Monday, July 02, 2012

Trinity 4 Sermon Notes

I reckon that the sufferings of this present time are not worthy to be compared with the glory which shall be revealed to us.+

I'm entitling this sermon, “What you want, versus what will bring you joy”. Many times in life, we will desire something. Sometimes, we will desire it quite strongly. We don't get it, and we are disappointed. Then, much later perhaps, we may see that what we wanted would not have been good for us anyway, was a disaster we were blessed to avoid, or was inferior to what we finally got. You see, much of what we desire we desire for what we imagine it will be, rather than what it really is. Our imaginations have so little to go on, and so much freedom, that it is easy for us to have an idealised view of the object of our hankering. That is why one of God's greatest mercies can be answering “No” to our prayers!

But it is also the case that many experiences we would choose to avoid, if we had the choice, are the things that bring us wisdom, growth, sympathy and so, in the end, greater happiness. Now, imagine you put two boxes in front of someone and say, “Box A will lead to a life of wealth, luxury and ease. Box B involves suffering and struggle, but enough resources to keep you going. Choose one.” “Box A, Box A! I choose Box A!!!” will be the natural reply. But what if you then said, “Whoa there, hang on, before you make your final choice, be aware that Box A will lead to fewer real friends, but many fair-weather friends, and you will probably become addicted to shallow pleasures and inclined to foolishness and carelessness regarding others, and to never being satisfied with what you've got. Box B, on the other hand, will lead you to becoming a better and more genuinely respected person, and you will know deeper friendships and greater insights. Now what do you pick?”

And that is a good question. What will people pick? Truth be told, many will still want to pick Box A, and some will still pick it with hardly a second thought: “Shallow pleasures, yeah baby, that's what I'm talking about. Who needs friends?!?” Following the thought processes of most others is not too hard. “I know I'm supposed to pick B, I probably ought to pick B, … but … but ...” What would be rare, if this was a real choice with real consequences, that your whole life depended on, would be the person who was able to pick B without delay or uncertainty.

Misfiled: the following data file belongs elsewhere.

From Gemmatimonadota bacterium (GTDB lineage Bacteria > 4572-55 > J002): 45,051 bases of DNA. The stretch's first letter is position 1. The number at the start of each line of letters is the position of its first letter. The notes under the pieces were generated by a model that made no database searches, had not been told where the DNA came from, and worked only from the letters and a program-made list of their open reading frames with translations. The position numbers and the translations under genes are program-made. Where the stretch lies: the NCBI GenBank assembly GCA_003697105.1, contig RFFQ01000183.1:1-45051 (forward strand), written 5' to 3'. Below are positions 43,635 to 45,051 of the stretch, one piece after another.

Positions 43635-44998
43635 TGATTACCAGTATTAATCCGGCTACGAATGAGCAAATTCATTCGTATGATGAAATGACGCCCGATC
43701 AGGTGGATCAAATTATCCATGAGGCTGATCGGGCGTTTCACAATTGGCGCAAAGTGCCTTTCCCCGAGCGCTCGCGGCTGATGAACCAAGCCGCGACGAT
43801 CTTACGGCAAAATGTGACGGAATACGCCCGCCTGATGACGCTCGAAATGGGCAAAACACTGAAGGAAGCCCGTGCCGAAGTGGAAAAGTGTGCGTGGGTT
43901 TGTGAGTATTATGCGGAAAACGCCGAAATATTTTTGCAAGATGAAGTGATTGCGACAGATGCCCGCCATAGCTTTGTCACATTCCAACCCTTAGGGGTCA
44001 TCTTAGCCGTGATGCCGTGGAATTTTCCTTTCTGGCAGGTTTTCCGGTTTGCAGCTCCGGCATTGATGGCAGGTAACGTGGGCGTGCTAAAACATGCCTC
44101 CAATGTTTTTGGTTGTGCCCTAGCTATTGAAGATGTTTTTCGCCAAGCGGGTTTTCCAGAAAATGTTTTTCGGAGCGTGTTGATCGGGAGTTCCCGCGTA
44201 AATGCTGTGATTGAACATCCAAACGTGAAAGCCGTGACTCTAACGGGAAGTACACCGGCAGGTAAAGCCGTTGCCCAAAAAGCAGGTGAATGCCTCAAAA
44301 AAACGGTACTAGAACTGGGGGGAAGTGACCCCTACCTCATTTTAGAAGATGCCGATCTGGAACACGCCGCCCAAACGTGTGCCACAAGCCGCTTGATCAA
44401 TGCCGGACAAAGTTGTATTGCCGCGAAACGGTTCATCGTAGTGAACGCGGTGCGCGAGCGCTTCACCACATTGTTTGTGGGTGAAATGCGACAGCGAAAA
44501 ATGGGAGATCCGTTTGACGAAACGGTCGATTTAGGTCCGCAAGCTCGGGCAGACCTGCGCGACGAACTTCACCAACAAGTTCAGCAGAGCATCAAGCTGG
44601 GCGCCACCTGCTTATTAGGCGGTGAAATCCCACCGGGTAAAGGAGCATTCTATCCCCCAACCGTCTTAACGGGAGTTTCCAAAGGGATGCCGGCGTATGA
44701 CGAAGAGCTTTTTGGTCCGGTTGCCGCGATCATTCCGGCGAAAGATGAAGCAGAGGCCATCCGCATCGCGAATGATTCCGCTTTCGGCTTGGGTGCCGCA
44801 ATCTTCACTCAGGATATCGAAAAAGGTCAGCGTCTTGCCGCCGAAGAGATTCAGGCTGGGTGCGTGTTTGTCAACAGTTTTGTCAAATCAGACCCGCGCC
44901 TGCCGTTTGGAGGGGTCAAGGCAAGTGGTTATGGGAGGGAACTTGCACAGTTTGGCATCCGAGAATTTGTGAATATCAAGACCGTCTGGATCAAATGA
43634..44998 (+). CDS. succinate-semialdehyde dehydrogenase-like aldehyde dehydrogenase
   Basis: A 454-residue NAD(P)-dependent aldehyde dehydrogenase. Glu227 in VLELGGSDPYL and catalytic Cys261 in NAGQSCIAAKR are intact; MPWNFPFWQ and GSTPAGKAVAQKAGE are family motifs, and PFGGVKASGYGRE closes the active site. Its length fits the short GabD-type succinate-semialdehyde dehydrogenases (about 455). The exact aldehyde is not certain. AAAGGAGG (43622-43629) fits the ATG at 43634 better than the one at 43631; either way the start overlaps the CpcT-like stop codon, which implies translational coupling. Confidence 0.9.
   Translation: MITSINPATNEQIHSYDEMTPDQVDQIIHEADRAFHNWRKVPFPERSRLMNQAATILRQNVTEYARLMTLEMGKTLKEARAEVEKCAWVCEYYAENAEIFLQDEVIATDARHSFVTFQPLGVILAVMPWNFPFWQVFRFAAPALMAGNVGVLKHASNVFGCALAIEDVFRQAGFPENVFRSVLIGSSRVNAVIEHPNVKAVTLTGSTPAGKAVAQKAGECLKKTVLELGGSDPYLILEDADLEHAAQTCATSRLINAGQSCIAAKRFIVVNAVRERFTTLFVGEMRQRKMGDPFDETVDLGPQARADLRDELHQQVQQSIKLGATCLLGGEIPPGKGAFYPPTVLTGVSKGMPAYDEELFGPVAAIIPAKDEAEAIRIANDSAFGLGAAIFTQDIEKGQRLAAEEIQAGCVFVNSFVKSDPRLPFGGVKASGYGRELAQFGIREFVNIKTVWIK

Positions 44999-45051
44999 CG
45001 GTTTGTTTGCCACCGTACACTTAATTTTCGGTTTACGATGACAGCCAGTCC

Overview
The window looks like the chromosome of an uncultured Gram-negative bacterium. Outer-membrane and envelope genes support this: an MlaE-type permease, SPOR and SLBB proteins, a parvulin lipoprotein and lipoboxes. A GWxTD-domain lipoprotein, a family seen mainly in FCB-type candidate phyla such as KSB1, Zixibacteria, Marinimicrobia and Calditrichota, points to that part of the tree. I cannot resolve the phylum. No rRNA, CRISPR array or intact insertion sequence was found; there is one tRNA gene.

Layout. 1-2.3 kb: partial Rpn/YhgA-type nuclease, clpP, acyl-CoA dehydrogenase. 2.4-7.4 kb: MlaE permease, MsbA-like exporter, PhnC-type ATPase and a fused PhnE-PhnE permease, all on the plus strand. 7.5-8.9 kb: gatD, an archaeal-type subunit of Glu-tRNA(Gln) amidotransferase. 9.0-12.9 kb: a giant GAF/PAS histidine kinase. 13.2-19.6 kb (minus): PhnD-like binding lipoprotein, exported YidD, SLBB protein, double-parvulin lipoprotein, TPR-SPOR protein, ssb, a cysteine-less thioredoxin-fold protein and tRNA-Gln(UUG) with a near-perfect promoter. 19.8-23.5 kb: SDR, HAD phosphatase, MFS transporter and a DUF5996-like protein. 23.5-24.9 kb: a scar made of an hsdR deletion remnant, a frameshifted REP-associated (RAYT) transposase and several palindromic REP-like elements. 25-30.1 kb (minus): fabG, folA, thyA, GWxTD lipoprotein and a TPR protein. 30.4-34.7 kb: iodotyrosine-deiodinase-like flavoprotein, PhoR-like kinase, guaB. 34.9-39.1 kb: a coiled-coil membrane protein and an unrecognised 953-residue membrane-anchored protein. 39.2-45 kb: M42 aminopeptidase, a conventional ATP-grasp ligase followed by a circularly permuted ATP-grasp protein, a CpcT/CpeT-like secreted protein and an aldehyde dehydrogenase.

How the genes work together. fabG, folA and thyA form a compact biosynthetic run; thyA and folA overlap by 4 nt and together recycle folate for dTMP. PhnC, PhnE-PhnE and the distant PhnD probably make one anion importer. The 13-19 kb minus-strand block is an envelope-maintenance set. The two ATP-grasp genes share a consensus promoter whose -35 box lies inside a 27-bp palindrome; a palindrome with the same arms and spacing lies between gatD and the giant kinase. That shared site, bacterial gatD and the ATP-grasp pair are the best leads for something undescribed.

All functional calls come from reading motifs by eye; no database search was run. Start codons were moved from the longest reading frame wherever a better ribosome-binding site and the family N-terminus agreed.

Similarly, if you said to a Christian that Box A was a mediocre but relatively painless life of faith, with few big sins, and just as few great virtues or works, while Box B meant great wisdom, sanctity, and heavenly reward, yet also martyrdom, the choice would not be an easy one for most. Fortunately, God does not give us such explicit choices very often. We are blessed that he often just gives us the right box, though we may not think so at the time. We are also blessed usually not to know ahead of time exactly what is in the box!

However, there is a sense in which we have to make the choice all the time. We want to hold onto our money and our grudges, but today's Gospel tells us that the way to abundant life is generosity and mercy. We want to criticise the faults of others and complain about their stupidity or wickedness, but the Gospel reminds us that we need to shine the searching light on our own souls first, to get some perspective. We want to avoid all pain, but the Epistle says some pain is the path to a reward that is infinitely greater. We want to be satisfied now, if not sooner, but the Epistle talks about “waiting”. (How many men and women have been destroyed by “get rich quick”-schemes? Even in earthly matters, patience is a virtue, and an essential one.)

And it's worth noting that while some of the benefits of Box B are in the next life, some of them are in this one. Jesus in today's Gospel is not referring only to God rewarding us, but what “men” will “give” us. 
Nevertheless, it's in the light of eternity that we see the true value of things. And Judgement is certain.

So, let us invest in eternity by picking Box B. Put people above possessions. Accept unpopularity for the sake of integrity, and persecution for the sake of God's truth. Build up people rather than tear them down, even though the latter is easier. Don't push for quick fixes, but wait and work hard for lasting ones. And seek God above all, for only he can bring us ultimate joy. +

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